History

The Parish of Termonmaguirc, an upland area, rests gently in the shadow of the Sperrin mountains. Today the parish comprises 38 townlands, each bearing a significant name, purporting its historical value. The traditions of Irish people are the oldest of any race in Europe, north and west of the Alps.

This historic parish has been described as a relic sanctuary, preserving pre-Christian monuments, portal graves and dolmen tombs embellishing the countryside. These and other such monuments are located throughout the parish and demonstrate civilisation as far back as 4,500BCE. Examples of such historic sites are Cregganconroe, Creggandeveskey, Tanderagee, Crockdun and Bauck. Illustrations of the portal tombs and stone markers are seen in Athenree, Loughmacrory, Copney and the dolmen in the car park of St Colmcille’s Church.

St Colmcille’s Church, named after the patron of the parish, was blessed and rededicated by Cardinal O’Fiaich in 1989. The first Church in Carrickmore goes back to monastic times and it stood on the north side of Mullinalap. Another church is recorded in 1786. The present church of St. Colmcille was built under the guidance of Canon Vincent PP in 1846. It was completed in 1859.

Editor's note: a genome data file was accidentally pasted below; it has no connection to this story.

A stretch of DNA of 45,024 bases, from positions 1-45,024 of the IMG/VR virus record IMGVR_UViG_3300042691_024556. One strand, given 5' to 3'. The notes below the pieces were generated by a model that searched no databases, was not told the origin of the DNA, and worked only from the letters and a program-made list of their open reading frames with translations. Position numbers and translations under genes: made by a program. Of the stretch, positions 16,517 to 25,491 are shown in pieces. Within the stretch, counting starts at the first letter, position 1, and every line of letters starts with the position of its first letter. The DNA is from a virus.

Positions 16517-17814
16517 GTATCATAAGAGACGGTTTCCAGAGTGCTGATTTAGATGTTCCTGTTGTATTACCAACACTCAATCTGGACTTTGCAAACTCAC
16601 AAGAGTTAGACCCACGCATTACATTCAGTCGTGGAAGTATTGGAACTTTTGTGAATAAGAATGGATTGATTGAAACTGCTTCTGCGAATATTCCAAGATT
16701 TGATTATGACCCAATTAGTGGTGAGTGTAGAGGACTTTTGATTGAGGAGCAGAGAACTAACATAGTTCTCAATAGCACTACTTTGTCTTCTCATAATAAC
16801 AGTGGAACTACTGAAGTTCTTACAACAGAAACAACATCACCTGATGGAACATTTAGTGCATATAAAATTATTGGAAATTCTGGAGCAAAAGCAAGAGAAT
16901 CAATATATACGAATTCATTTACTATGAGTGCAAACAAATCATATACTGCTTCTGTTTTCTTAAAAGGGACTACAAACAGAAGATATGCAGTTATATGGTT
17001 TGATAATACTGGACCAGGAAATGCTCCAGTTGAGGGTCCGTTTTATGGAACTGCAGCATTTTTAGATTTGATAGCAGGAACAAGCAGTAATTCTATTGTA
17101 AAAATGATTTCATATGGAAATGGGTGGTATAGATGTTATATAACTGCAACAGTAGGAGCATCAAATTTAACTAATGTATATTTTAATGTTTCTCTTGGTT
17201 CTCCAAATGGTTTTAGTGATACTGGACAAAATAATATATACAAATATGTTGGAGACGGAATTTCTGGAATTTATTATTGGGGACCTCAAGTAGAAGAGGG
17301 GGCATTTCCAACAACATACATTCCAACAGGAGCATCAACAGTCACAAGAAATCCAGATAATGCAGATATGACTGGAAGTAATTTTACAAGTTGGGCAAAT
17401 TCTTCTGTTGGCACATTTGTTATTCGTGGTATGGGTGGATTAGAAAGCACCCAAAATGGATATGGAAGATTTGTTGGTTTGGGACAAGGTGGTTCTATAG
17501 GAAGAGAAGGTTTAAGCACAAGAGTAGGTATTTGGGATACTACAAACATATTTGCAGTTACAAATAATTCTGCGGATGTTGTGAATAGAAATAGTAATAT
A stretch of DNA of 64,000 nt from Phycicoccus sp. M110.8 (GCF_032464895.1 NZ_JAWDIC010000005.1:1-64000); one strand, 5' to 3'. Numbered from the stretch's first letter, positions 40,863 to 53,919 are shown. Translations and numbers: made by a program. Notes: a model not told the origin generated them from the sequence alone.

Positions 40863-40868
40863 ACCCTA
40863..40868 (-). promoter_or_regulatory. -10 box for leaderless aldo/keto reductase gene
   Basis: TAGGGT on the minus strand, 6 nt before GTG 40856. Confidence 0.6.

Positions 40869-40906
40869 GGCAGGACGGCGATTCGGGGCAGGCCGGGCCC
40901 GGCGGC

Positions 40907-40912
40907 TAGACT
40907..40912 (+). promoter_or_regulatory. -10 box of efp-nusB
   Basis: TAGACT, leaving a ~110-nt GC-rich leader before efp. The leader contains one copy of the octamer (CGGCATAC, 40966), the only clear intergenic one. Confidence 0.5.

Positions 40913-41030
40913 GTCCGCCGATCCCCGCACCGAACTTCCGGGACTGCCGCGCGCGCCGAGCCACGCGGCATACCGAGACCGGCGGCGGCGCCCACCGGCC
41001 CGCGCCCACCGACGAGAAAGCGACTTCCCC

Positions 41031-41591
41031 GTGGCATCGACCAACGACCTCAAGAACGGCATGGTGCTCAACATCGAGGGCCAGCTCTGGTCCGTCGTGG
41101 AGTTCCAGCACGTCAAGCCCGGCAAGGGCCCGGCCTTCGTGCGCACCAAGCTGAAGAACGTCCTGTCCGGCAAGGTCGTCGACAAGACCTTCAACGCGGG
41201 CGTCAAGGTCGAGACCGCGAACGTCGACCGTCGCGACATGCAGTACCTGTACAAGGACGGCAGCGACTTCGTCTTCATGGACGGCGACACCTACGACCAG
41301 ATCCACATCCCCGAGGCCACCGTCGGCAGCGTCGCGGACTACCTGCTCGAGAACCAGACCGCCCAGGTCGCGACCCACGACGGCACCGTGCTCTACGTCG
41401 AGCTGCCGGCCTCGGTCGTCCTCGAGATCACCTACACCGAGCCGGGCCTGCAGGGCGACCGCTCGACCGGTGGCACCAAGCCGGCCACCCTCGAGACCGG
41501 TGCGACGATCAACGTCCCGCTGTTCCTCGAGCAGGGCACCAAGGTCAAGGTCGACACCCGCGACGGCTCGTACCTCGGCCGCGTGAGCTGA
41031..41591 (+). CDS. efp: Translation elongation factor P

St Mary’s Church, Loughmacrory, is under the patronage of the Mother of God. The first recorded Church in Loughmacrory was built in 1833 and in the years to follow many different features were added. On the 14th June 1987 the new St Mary’s Church was blessed and dedicated by Cardinal O’Fiaich.

The Church in Creggan is under the patronage of the 17th century martyred Archbishop of Armagh. Cardinal O’Fiaich rededicated St Oliver Plunkett Church on March 23rd 1986. In 1985 the renovation of the 1940 Church commenced. The first recorded chapel in Creggan was 1832.

Dean Brian Maguirc
One of the outstanding members of the Catholic clergy in Ireland during the 17th century was Brian MacGurk, a son of this parish. He was gifted by God with a long life, excellent health, a good education and great intelligence.  He was appointed Dean of the Diocese by St Oliver Plunkett, recognition of his tireless work and energy.  Following persecution he died on 13th Feb 1713 in Armagh Jail. His memory is preserved in the parish by the fine Celtic Cross outside St Colmcille’s Church and Dean Maguirc college.